The district east of Njarðargata, between Skólavörðuholt and Hringbraut, was developed in 1927-33, in keeping with the town plan that featured denser development within Hringbraut. As in the western district, houses are arranged with reference to the sun. This was a district of prosperous middle-class people, and it includes some of the most artistically interesting residential buildings of the 1920s and 30s.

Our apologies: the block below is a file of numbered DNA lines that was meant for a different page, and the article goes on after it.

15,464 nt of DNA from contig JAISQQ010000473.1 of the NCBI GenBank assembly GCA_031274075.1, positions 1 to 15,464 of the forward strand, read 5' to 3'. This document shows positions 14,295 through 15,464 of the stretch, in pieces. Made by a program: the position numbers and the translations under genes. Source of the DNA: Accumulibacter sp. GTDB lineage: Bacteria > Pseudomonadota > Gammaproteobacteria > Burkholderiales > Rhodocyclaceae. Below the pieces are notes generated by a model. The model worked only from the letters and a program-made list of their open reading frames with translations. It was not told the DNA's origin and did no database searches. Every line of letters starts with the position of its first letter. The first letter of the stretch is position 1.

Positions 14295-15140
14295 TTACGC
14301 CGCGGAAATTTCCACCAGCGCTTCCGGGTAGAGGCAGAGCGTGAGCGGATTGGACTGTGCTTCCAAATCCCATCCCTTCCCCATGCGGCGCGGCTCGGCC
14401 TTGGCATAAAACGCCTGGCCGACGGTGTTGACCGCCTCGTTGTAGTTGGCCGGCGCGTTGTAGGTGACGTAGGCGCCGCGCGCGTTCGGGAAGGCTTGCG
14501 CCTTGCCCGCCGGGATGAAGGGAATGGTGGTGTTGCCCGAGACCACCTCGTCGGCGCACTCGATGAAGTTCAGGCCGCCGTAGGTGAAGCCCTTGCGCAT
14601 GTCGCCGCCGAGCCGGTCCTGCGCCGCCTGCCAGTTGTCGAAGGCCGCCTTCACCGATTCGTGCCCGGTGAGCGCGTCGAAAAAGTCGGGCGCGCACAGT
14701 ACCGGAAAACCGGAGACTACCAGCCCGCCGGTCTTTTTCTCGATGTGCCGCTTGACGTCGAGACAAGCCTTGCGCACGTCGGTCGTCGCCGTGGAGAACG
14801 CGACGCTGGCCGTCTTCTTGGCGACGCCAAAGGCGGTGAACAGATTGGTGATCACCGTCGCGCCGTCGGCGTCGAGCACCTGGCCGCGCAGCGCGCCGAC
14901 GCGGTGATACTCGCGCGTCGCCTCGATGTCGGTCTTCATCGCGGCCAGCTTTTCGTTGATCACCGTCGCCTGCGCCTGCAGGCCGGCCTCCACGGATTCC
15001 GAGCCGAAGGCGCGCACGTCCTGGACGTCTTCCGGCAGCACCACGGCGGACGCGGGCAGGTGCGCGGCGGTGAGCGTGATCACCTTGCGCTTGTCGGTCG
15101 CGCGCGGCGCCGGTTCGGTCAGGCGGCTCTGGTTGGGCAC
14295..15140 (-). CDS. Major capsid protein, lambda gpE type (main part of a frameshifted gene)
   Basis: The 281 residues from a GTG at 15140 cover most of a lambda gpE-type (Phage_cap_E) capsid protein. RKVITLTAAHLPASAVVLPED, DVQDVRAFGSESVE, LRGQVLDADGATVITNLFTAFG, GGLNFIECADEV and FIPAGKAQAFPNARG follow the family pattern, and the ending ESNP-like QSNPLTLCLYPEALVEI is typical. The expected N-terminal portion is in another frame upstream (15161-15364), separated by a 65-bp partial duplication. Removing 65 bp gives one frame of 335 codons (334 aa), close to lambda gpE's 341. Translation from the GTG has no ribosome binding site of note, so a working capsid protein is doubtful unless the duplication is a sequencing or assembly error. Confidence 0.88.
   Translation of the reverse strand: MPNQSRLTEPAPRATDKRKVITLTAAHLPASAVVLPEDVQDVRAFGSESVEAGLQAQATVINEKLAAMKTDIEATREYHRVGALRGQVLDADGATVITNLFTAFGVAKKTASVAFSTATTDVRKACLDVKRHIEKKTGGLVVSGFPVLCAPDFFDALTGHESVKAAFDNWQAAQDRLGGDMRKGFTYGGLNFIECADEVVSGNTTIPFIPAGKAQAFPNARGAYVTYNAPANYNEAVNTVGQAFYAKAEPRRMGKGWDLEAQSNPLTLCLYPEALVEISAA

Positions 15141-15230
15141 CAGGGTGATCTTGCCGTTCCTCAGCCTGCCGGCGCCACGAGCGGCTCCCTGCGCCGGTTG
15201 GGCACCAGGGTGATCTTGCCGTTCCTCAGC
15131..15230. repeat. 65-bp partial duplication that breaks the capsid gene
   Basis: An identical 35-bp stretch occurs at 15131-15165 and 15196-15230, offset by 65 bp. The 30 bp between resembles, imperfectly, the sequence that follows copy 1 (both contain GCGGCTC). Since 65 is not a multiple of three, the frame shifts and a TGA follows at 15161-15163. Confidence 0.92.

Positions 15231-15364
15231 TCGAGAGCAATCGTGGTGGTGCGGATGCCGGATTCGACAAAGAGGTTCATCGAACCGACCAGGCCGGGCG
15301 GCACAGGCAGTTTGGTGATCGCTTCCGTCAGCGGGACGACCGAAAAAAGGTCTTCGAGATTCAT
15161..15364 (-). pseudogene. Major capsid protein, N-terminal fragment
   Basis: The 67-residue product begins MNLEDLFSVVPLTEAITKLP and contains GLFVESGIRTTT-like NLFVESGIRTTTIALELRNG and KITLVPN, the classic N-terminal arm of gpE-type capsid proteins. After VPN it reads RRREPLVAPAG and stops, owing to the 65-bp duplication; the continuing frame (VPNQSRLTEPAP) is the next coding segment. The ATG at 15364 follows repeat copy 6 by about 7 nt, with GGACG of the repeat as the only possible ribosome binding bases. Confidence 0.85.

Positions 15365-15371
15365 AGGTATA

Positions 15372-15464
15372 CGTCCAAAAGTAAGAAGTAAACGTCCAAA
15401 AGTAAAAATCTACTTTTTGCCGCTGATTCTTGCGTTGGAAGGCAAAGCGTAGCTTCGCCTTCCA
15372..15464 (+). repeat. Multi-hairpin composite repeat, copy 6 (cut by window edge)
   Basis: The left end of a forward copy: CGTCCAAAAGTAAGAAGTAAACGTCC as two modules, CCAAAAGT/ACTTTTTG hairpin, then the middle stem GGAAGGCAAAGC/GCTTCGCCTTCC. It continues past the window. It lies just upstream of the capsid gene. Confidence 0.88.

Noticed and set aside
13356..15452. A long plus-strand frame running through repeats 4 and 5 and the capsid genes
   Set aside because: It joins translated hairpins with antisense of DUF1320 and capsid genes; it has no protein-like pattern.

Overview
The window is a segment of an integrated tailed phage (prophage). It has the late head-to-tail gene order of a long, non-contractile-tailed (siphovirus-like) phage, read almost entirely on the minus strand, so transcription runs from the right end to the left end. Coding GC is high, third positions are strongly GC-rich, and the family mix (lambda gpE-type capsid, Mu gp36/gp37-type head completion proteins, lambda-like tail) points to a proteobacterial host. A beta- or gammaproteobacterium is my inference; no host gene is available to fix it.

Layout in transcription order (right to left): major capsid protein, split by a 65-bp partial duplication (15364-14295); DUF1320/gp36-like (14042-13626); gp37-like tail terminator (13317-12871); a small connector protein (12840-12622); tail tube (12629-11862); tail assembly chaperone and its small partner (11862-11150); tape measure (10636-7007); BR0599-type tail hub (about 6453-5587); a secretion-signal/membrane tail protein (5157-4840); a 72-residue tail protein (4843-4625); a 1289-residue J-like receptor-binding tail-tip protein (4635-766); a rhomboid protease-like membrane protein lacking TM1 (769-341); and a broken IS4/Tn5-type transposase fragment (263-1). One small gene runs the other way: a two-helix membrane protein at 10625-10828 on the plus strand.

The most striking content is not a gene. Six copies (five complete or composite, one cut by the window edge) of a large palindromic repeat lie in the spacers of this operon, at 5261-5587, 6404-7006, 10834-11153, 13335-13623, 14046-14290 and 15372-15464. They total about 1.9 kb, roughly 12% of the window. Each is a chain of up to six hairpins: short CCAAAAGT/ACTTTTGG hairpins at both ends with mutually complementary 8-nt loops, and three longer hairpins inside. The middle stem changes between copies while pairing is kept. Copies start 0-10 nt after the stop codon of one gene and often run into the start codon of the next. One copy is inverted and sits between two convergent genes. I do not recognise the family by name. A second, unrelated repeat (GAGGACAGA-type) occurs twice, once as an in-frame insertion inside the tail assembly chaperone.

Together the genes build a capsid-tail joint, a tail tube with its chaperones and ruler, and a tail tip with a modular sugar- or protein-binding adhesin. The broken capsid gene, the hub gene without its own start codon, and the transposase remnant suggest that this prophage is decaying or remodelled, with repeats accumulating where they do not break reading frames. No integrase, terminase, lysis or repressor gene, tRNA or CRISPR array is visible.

Neobaroque and classicism are common, and most of the houses are of concrete. There are also many houses that represent the functionalist style, which was the predominant trend in Icelandic architecture after 1930. On Freyjugata. Eiríksgata, Barónsstígur and Leifsgata, rows of houses can still be seen with their original pebbledash that is typical of the period.